ESCANABA - This column is about the sharpest tool in the shed.
As summer winds down, and the harvest season slowly creeps in, tools become very important to the folks of the U.P.
Grass needs cutting, hay needs mowing, flowers need dead-heading, and squash needs picking.
Karen Wils photos
Vintage photo of Dad as he sharpens the old buzz saw.
Sharp tools make even a big job go smoother.
The garage or tool shed becomes a popular place. Favorite spades, rakes, axes, hedge trimmers, and cultivators fit just right into our hands.
The chain saw must be sharp and purring like a pussycat, ready to take on the windfalls and damaged trees. Even though it's still 80 degrees, firewood will feel good in the not-so-distance nights.
Tool care is important for successful jobs. From simple things like slicing homemade bread to complex things like harvesting saw logs (logs for lumber making).
In the olden days, every homestead had a good wet stone for keeping an edge on utensils and tools.
When I was a kid, it was Dad's job to sharpen all of Mom's kitchen knives. Every so often, he gathered up all the knives and scissors and took them to the basement. A little grinding and a delicate rubbing on the wet stone and they were sharp enough to split hairs.
The next day Mom often sported a Band-Aid on a fingertip. A good sharp knife sometimes works too well.
Dad's shop in the basement sharpened my things for many folks. Chains for chainsaws, blades for lawnmowers, ice skates, and saws of various kinds.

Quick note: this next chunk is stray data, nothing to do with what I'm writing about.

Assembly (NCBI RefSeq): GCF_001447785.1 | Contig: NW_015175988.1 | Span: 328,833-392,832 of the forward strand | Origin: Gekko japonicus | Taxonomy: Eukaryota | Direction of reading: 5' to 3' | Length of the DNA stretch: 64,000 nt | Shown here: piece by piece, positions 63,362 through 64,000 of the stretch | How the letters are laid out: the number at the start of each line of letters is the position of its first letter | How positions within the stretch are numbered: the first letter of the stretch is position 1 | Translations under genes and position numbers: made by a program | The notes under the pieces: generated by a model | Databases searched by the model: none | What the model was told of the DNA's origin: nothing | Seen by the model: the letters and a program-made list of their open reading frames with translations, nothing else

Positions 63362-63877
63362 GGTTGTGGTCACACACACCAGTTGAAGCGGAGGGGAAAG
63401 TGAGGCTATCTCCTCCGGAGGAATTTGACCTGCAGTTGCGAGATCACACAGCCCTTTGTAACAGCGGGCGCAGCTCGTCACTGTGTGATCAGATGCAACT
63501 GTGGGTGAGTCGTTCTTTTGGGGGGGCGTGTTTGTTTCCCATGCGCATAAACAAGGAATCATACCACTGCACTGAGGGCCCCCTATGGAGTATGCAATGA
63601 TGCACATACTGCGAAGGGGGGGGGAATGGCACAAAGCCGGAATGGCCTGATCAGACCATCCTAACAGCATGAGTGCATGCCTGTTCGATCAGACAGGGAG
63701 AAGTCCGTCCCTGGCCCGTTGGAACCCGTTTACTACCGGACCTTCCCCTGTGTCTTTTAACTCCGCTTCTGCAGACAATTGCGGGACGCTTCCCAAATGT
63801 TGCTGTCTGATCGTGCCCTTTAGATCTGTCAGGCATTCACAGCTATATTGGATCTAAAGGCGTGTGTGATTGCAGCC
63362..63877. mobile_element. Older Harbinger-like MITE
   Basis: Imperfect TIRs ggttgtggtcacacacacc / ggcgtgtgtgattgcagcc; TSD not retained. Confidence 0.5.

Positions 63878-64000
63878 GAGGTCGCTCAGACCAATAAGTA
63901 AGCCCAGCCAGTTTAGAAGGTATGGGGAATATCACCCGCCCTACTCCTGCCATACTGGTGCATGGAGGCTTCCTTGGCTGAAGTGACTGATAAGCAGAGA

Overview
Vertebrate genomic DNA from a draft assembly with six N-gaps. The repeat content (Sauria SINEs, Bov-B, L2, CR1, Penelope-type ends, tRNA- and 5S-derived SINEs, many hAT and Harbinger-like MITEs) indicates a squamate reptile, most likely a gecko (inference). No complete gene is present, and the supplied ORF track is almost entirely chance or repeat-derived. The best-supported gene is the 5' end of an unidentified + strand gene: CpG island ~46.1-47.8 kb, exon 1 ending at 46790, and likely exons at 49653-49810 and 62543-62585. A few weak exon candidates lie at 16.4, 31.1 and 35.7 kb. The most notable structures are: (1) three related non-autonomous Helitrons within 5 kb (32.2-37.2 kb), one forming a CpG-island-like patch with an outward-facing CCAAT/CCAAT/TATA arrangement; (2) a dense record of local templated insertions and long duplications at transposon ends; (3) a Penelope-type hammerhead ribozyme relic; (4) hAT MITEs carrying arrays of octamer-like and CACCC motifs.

In my teen years I got into woodcarving. When a tool or chisel got too dull, all I had to do was leave it out on the workbench. The next day Dad had it sharp and shiny as can be.
Years ago each kitchen got by on only a knife or two, the paring knife and the bread knife. The butcher knife was used for processing venison, smoking a ham or cleaning fish.
An axe, a grub hoe and a shovel lasted a lifetime when well cared for.
Today, antique saw blades and circular buzz saw blades are often painted on by artists and used for decorations.
Sharpening knives and tools is becoming a lost art in our modern disposable world.
The sharpest tool in the shed is a treasure indeed. Before you peel apples or blaze a trail, make sure your tools are ready. Find the oldest knife in your pantry and the most ancient axe in your barn. Take out the old tools and fill the young ears with reminiscing of older days as you work.
Karen (Rose) Wils is a lifelong north Escanaba resident. Her folksy columns appear weekly in Lifestyles.